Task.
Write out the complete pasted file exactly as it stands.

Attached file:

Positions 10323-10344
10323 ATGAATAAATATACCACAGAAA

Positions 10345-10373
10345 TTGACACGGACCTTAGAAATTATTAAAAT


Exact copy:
Positions 10323-10344
10323 ATGAATAAATATACCACAGAAA

Positions 10345-10373
10345 TTGACACGGACCTTAGAAATTATTAAAAT